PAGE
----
The Los Angeles Clippers' first order was business was to agree on a new contract with head coach Tyronn Lue. Now that that's done, the contracts of Paul George and James Harden are next.

According to ESPN's Adrian Wojnarowski, ‘the Clippers are determined to keep Paul George and James Harden in free agency.'

As the Clippers should. Despite the recent criticism's from this reporter, the Clippers have no real avenue to improve or replace those players should they elect to walk in free agency. Re-signing George and Harden are now priorities No. 1 and 2 for the Clippers, who will have to continue to construct the roster around those two and Kawhi Leonard.

James Harden

Harden is an unrestricted free agent this summer after being traded to Los Angeles in November. The Clippers traded away a number of role players in addition to their 2028 first round pick and a 2029 first round pick swap. They didn't do all that just to let Harden walk in free agency.

The Clippers were ecstatic about the returns of adding Harden to the team, providing them with much needed three-level scoring and elite playmaking. The two sides expect to continue their partnership and agree on a deal this summer, but it will be interesting to see what kind of deal Harden is offered and eventually signs once free agency begins.

“[Continuity] is the only way you really have a chance to be the last team standing,” James Harden said after the team's season-ending loss to the Mavs. “Look at a team like Denver, which as been together for some years and they get in moments like these in the playoffs, they know where each other is gonna be. They trust, have faith, they execute. They know where each other's gonna be. That's a huge part of being one of the last team's standing, so you need that to be a really good team.”

In 72 appearances for the LA Clippers this past season, James Harden averaged 16.6 points, 5.1 rebounds, 8.5 assists, and 1.1 steals per game on 42.8 percent shooting from the field and 38.1 percent from beyond the three-point arc.

Paul George

Paul George reportedly has a number of suitors interested in him this offseason, including the Philadelphia 76ers and Orlando Magic. That Clippers have been unwilling to give George the contract he's desired, which is why the extension hasn't gotten done to this point.

Kawhi Leonard agreed to a three year, $150 million extension in January, which essentially set the bar for a potential deal for George. Both he and Leonard were eligible for four-year, $220 million max extensions, but Leonard elected to take a paycut with one fewer year. It's hard to imagine the Clippers giving George more than they gave the best player on their team.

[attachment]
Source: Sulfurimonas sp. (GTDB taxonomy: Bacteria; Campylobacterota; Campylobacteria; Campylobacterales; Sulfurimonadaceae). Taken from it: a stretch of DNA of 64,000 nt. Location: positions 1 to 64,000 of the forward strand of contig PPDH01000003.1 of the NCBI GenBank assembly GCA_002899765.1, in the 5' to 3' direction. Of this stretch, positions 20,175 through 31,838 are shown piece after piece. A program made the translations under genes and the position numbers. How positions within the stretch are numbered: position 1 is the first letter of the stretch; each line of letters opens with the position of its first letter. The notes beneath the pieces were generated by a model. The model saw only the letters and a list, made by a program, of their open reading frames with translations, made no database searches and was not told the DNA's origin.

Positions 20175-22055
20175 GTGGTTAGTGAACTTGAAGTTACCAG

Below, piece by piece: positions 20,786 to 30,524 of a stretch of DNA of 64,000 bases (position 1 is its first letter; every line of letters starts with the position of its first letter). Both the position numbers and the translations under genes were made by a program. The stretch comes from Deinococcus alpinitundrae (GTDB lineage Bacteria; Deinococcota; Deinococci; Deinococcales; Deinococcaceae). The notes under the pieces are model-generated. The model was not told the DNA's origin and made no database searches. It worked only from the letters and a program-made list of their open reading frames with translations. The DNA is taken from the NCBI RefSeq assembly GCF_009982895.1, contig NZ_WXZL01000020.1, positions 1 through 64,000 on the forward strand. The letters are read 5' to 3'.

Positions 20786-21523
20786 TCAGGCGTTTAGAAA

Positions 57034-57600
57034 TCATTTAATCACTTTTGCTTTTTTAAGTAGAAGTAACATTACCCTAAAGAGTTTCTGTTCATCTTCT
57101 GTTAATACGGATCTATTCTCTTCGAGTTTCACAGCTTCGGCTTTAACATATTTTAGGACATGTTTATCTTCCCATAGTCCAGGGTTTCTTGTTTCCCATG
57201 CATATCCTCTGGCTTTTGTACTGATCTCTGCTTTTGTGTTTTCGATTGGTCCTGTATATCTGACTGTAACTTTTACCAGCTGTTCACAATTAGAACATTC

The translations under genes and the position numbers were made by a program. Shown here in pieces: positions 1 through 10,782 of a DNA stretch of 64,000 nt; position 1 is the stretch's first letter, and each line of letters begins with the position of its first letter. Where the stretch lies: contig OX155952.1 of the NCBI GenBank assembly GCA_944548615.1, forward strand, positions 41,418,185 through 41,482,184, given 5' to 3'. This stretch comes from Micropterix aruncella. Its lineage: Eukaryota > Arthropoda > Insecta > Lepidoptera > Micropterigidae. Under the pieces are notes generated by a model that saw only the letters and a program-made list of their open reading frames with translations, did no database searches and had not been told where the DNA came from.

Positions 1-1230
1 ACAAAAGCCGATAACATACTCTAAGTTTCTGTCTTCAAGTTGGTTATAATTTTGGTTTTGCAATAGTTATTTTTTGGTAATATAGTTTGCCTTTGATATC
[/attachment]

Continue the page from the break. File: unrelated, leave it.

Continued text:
At the same time, if there is a team willing to pay George the contract he desires, he has a legitimate reason to request that here or take the payday elsewhere. Professional athletes careers end by the time they're in their late 30's. At 34 years of age, this is likely the last big contract for Paul George and he should want to cash in as much as he can before he calls it a career.

“Every deal has to work for both sides,” Lawrence Frank said in his end-of-season press conference. “And I think we got to a point where we just said, ‘you know what? We can continue the conversations but let's just table it until the end of the year. So I anticipate that we'll pick up conversations. Everything's been on a very, I'd say cooperative and collaborative measure and he can sign his extension up until July 1st and then he can also test free agency and we're hopeful that we can still bring him back.”

As we've previously reported, sources said the Clippers had been unwilling to offer George the max contract he wanted and were not offering the fourth year in the deal either. In an ideal world, Harden and George both take three-year deals to align themselves with Kawhi Leonard's three year deal.

George has until late June to decide on his player option and the Clippers have until the June 30th to agree to an extension with George.

In 74 appearances for the Clippers, Paul George averaged 22.6 points, 5.2 rebounds, 3.5 assists, and 1.5 steals per game. He shot career highs from the field (47.1 percent), from three, (41.3 percent) and from the free throw line (90.7 percent)